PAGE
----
mental health
Mental health momentum will build at Davos
Image: Jeffrey Sparr, PeaceLove Co-Founder

Next steps for the Mental Health Training initiative

1. Inclusive by design: Intentionality about the audience we serve is critical. This includes underrepresented communities such as people with disabilities, LGBTQI, refugees, prisoners, the homeless and others. Society is a net woven from all these communities, and ignoring marginalised individuals is a dangerous short-termist practice that will have social and economic consequences.

2. Scalability & ‘Train the Trainer’: After a first phase of Shapers delivering free sessions, we aim to set up a ‘Train the Trainer’ model where Shapers deliver the same training to other volunteers in their respective hubs. In this scalable model, each trained Shaper trains 10 volunteers per month, each of whom offers two one-hour sessions per week. This will lead to up to 50,000 trained volunteers and more than 5 million sessions per year!

3. In-person vs. Online: Training currently takes place online through video conferencing due to the lack of financial means. It is also much more convenient to convene Shapers online from multiple countries. That said, training a group of people in the same room is more powerful and allows for group exercises that have deeper impact. Future investments would make such in-person training sessions possible.

What is the World Economic Forum doing about mental health?

One in four people will experience mental illness in their lives, costing the global economy an estimated $6 trillion by 2030.

Mental ill-health is the leading cause of disability and poor life outcomes in young people aged 10–24 years, contributing up to 45% of the overall burden of disease in this age-group. Yet globally, young people have the worst access to youth mental health care within the lifespan and across all the stages of illness (particularly during the early stages).

In response, the Forum has launched a global dialogue series to discuss the ideas, tools and architecture in which public and private stakeholders can build an ecosystem for health promotion and disease management on mental health.

One of the current key priorities is to support global efforts toward mental health outcomes – promoting key recommendations toward achieving the global targets on mental health, such as the WHO Knowledge-Action-Portal and the Countdown Global Mental Health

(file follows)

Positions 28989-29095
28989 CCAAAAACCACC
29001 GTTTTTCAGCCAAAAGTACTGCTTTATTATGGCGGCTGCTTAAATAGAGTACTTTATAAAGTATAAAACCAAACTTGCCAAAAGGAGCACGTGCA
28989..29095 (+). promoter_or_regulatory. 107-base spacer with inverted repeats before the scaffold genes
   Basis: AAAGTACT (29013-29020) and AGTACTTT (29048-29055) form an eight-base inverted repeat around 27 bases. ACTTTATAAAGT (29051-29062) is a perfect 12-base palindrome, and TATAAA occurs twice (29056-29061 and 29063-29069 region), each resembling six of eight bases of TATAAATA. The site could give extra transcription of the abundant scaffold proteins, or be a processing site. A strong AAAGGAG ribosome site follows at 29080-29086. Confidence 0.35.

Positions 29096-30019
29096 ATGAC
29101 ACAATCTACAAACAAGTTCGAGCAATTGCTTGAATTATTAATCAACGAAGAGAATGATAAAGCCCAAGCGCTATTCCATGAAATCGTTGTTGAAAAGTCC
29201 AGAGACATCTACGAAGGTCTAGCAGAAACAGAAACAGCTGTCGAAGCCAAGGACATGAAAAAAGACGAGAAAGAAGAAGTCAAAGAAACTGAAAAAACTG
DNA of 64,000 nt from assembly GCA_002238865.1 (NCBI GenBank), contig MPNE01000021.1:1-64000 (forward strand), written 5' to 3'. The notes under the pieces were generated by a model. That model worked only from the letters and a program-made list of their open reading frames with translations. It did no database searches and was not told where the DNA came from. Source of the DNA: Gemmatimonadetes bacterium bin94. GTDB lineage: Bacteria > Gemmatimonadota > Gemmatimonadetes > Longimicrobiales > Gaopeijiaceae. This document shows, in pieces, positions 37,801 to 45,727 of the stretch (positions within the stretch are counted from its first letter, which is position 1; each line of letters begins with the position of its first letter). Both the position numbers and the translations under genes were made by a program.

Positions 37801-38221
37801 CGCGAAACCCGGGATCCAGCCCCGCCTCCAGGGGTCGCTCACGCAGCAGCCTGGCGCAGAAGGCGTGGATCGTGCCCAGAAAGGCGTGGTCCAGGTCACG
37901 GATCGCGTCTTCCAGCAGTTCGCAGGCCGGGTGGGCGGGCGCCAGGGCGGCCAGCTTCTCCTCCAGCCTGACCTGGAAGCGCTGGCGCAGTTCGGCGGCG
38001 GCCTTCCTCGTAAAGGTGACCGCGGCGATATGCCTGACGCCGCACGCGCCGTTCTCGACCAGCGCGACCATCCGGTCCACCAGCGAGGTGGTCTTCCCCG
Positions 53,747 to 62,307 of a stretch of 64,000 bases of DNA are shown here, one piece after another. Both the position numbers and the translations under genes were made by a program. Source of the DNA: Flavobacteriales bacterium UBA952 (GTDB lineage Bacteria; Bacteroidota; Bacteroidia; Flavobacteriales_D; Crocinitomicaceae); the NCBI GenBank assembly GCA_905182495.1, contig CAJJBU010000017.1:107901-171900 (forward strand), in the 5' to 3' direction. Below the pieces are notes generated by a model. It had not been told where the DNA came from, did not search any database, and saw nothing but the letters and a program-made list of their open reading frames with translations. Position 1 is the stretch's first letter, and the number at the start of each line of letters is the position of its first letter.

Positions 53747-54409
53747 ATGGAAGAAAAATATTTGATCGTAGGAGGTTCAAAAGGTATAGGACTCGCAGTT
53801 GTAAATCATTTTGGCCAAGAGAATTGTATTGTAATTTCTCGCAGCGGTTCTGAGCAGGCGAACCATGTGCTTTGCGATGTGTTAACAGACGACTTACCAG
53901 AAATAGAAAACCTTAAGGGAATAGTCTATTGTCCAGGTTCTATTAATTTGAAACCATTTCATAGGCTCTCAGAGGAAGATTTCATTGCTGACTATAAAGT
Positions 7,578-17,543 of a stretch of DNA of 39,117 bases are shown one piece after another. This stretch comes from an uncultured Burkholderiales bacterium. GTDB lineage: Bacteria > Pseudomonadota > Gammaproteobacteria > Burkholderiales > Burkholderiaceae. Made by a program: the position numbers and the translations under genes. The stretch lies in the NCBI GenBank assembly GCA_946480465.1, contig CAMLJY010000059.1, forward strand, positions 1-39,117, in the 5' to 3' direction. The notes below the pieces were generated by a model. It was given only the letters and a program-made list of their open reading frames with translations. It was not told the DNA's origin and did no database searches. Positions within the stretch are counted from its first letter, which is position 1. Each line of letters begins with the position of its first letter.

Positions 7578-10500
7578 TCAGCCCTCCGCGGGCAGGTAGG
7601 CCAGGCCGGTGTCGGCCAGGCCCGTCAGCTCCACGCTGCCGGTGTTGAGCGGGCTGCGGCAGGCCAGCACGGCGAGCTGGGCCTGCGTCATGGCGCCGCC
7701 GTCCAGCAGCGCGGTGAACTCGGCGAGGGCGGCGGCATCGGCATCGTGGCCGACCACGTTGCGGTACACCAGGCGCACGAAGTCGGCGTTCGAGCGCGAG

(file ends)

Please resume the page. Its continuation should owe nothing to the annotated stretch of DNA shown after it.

Read more about the work of our Platform for Shaping the Future of Health and Healthcare, and contact us to get involved.

A glimpse of other youth-led mental health initiatives

“Global framework for youth mental health” is a partnership between Orygen and the World Economic Forum where youth are co-creating eight principles for youth mental health through face-to-face consultations in numerous countries.

In Youth Advisory Councils in Australia, Canada, and elsewhere, adolescents are decision-makers in the mental health organisations that serve them, in line with ‘Nothing About Us Without Us’

Youth have been the drivers of the nationally-led, globally-united campaign on mental health, ‘Speak Your Mind’ in 2019, calling for investments and policy change.

Envisioning a world of empathy

Ultimately, the vision is to nurture a global culture that’s rooted in empathy and where everyone is “trained” to be a “therapist” – an empathetic listener who provides a safe space to the other to self-heal wherever possible. It’s a teachable and learnable skill you can introduce today to your community or organisation.

Let’s not let our fear keep us paralysed and disconnected. We have the innate collective intelligence to help ourselves and each other.